You know, reading the news about the Mills-McCartney divorce settlement has me nodding my head.
I understand why the media, the tabloids especially, seems to be biased against Heather Mills; she doesn't seem to want to own the choices she's made.
She misrepresented herself in court. She failed to get proper legal representation when she could have afforded to do so. And she expected an outrageous amount of money from her soon-to-be ex. Not only that, but she tried to blame him for her stalled career. What's so stalled about it? She was invited to perform on the reality TV show, "Dancing With the Stars"? I'm sure she was paid for that.
There's no use trying to understand why she's done or complained about any of this. She'll have to reconcile that in her own time. But for those of us watching and seeing all of this play out in the media, we can learn a few lessons. And if she were to ever read this blog, here's some specific advice to Heather: Take responsibility for your own decisions.
The thing is, we get married because we want to. It's a choice. Sometimes, we're not aware enough to know what's really happening in our lives, and we make foolish choices about getting married, and to whom. Sometimes, our future mates don't reveal important past histories to us, histories that if we'd known about beforehand might have led us to a different decision. Sometimes, we don't want to know the truth; we want to make up our own because it sounds better. Sometimes, we just don't have all the facts to make the best decision we might otherwise make. Whatever the case, once you have all of those facts in order, or enough of them, it's in your best interests to own the choice you made in the past so you don't make the same ones in the future.
To do anything else is a disserve to only one person: You.
I feel sorry for Heather Mills. I really do. To read that she's bashing the English court system, that she's bashing her husband's attorney, and that, during a court proceeding, she decided to pour a glass of water over the top of this same attorney's head, it's clear to me that she has some anger issues to deal with. These people do not care about that. It's time for Heather to get some professional help and pay someone to help her begin her healing process, to help her let go of that anger, and to find out how she can take responsibility for her future in such a way that this anger will not color her decisions any further.
Otherise, she'll continue to live with her crazy behavior. It may subside a bit, but it'll be there, waiting to rear its ugly head the next time she feels she's been wronged.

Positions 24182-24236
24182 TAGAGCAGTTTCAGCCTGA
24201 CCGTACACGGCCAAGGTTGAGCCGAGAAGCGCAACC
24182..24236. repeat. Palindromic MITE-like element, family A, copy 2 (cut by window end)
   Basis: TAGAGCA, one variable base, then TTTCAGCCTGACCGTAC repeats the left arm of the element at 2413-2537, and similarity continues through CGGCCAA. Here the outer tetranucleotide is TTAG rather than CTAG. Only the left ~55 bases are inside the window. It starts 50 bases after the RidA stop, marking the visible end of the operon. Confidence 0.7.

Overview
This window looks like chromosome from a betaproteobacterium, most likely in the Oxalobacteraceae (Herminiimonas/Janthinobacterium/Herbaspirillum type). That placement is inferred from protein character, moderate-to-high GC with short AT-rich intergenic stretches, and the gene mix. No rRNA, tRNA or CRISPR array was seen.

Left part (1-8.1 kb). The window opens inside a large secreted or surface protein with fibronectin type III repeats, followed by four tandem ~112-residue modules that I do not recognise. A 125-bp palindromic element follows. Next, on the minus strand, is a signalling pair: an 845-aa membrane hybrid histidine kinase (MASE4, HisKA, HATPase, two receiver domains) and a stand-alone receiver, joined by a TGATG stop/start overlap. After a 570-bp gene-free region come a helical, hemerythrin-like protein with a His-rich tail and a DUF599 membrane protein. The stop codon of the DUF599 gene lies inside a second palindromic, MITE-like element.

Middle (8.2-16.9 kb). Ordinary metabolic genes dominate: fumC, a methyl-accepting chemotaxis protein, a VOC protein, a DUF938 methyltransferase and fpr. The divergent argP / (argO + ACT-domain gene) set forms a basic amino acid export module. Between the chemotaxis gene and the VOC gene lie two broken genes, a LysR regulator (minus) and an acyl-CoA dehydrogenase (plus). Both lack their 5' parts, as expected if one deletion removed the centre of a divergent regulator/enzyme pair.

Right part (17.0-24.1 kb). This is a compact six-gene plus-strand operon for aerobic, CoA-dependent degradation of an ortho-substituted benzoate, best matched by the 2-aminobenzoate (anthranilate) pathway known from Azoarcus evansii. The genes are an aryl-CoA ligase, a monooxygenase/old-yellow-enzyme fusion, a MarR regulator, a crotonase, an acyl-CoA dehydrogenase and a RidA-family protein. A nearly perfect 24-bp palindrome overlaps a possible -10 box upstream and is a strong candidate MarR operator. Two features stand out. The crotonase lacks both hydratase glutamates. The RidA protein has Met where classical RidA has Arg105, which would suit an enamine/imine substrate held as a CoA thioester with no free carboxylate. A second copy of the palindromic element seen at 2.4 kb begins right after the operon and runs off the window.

That could happen soon enough, as she's been ordered to return paintings that the musical artist Paul McCartney himself actually painted. He let her keep the ones he gave her--That's nice of you, Paul--but he would like the rest returned to him. The court agreed. Reading what I have, I wouldn't be surprised if she returned them alright, but returned them destroyed.
My advice: Heather, if you're even a bit tempted to do harm to this man's property, I suggest you don't.
I can say this because I had a similar experience, on a much smaller scale, of course. I also had to return a very expensive piece of artwork to my husband. We'd purchased it together. I'd known about the artist for years. I'd followed his work. It was fun, and we had a few pieces. But this one, in particular was quite valuable, worth nearly $20,000. Because I had a contact, we were able to meet with the artist in person and buy the painting for half the list price. Of course, during my own divorce settlement, my husband at the time wanted that painting and several other valuable pieces of property. It's not unreasonable that he would. In the course of the divisions, I agreed he could have this painting.
But I will say that I did have my moment of regret about that, sort of. I mean, there were times when I wanted to run a knife through the canvas. That painting's image represented a fantasy dance, and I felt like that's what my ex had been doing in his secret life. I felt like that painting represented his fantasy life, the life he'd been living without me. It almost symbolized a slap in my face, I thought. It was a hurtful reminder. So, in truth, I was glad to be rid of it. If I thought for a minute that it had really meant something to him on an aesthetic level, I might very well have slashed the painting. But I'm glad I didn't. I knew that painting meant nothing more to him than the dollars it was worth. He doesn't appreciate art in that way. He simply appreciates its monetary value. But having studied art theory in college and having written about it in my own career, I know a painting is worth far more than its price. And more importantly, I knew my integrity was worth more than either of the two. So, yes, I was tempted. But, no, I did not succumb.
And this is the kind of information I processed from the seat of my bike. When I was out there riding, I was giving myself time to consider my choices carefully. I always wanted to come out ahead, with no regret, with my dignity intact.
If Heather Mills is not careful, she'll forget there are more important things than how much money you can reap from a marriage or a divorce. It looks to me as though she's pretty set for life, though. She was awarded $50 million. That's nothing to cry about, and it's not worth the trouble she'd find herself in if she enacted any kind of revenge.
And this is not to discount any of her allegations that she was mistreated by McCartney. If she was, then she'll have to deal with that on her own. As will he. But if that was just more of her misrepresentation, then it would be worth her time to take personal inventory of who she really is and who she really wants to be. The two might not be the same.
All my best,